I wrote yesterday about the scourge of the newly-minted career politician, and the damage that this particular breed of “public servant” is doing to the perception of politics in the United States and the United Kingdom.
I received a rather surprising amount of feedback on this piece, both in support and in dissent, so I thought it worth my while to clarify and expand upon my position.
My point was not that all young politicians or wannabe politicians are bad people, or that they are bad for our politics on an individual basis. There are many examples of young MPs or congressmen who do fine work on behalf of their constituencies or districts, and who go above and beyond the call of duty to champion important issues and causes. For evidence we need look only at the work of Labour MP Stella Creasy in her campaign to crack down on illegal loan shark activities in Britain, or Patrick Murphy, US congressman from Florida, who was so incensed by some of the extremist rhetoric coming from the mouth of his then-incumbent representative, Tea Party favourite Allen West, that he switched party affiliation from Republican to Democrat to run against him.
The point is not that being young and untested in the world makes one automatically unfit for public service. The point is that because the overwhelmingly predominant route into political office now favours people such as this – especially those who find themselves in the fast track to even higher office and power – we end up with a type of uniformity of temperament and experience in our legislatures and executives that can be quite damaging.
Many people remarked, after the death of Margaret Thatcher, that the age of the conviction politician is now over. And this is largely true. Those who remain tend to be the old dinosaurs from the past, and even they are dying out or retiring. Ted Kennedy, the “liberal lion” senator from Massachusetts, is dead. Glenda Jackson, my local constituency MP for Hampstead & Kilburn in London, is retiring at the end of this parliament.
There is, at least in the United States, a countervailing force against the move away from conviction politics in the form of the Tea Party. I happen to find their particular convictions rather false and opportunistic (ObamaCare is socialism but MediCare is great, government spending is terrible, but we only just realised this in the Age of Obama…), but there is nonetheless that sense of ideological purpose underlying what those politicians say and the way in which they vote. A better example might be the more principled small government libertarianism of former Texas congressman Ron Paul, and his son, Kentucky senator Rand Paul.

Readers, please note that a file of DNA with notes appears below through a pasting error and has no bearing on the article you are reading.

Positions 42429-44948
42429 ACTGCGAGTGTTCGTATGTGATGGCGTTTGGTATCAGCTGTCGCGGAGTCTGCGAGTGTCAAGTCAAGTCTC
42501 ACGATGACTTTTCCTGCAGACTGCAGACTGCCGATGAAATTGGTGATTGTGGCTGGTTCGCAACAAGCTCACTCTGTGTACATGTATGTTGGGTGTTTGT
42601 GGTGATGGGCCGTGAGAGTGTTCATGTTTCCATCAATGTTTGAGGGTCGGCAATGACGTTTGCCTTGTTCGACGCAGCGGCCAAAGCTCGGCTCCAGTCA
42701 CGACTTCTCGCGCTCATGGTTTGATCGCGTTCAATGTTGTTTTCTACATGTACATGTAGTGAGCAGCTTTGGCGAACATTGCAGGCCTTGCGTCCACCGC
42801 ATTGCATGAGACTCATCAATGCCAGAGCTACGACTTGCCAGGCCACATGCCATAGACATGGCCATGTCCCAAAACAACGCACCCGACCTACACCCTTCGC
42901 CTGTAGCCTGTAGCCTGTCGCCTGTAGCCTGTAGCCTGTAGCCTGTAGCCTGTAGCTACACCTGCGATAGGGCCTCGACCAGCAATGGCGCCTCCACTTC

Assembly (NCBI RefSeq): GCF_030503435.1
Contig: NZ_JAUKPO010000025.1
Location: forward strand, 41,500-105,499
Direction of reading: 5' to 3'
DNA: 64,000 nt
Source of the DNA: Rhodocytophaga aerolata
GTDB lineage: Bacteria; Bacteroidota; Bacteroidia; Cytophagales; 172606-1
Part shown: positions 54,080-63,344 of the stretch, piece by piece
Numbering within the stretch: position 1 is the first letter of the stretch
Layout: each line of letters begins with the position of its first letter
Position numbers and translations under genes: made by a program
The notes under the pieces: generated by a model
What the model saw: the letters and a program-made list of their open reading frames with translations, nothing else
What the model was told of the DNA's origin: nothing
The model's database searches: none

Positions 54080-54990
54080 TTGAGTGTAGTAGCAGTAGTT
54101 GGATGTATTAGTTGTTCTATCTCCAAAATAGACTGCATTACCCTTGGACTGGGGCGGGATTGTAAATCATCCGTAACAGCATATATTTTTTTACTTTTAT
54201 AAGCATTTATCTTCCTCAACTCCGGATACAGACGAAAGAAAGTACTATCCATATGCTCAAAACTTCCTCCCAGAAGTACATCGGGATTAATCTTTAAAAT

And in the United Kingdom, the UK Independence Party sent shockwaves through the British political establishment after their recent successes in the local council elections in England, largely because they campaigned as the Conservative Party But With Principles, rather than on a continually-triangulating, consensus-seeking David Cameron Tory platform.
I also received feedback from other readers telling me that “hated” is a rather strong word, and that people tend to be indifferent to politics rather than truly hating it. This is a fair point, to a degree – many people are so zoned out and entranced by the world of reality TV and other inane distractions that they just don’t know or care about politics, and are unable to connect the dots and understand how political decisions impact their lives.
But having stood on the main street in my town, campaigning with my hometown MP in the run-up to the 2010 general election, I can also say with absolute certainty that there is a deep contempt, and yes, hatred, that goes well beyond mere indifference to what goes on in Westminster or Washington. As I spoke to members of the public on the street and handed out campaign literature, there were many people who expressed their revulsion against politicians of all parties, and were happy to back up their arguments with a litany of (sometimes rather irrefutable) reasons why.
When I first started work I sat next to a stridently anti-political man at my office, and had terrible trouble convincing him that some politicians were really motivated by the desire to do good, and in fact were not engaged in the devil’s own work. When our argument spread to the wider office, I found myself firmly in the minority.
The fact remains that in both the United Kingdom and the United States, we have gravitated toward a system where the path of least resistance toward high political office favours the young career politician who has no real prior experience in the world, and little intention of ever doing anything else (aside, perhaps from a lucrative lobbying position should they be unlucky enough to lose their seat).
These people are not necessarily worse than the various other breeds of politician in the Westminster/Washington zoo. But too much of any one species tends to upset the ecosystem, and that is exactly where we find ourselves today – with too many carp in the fish pond.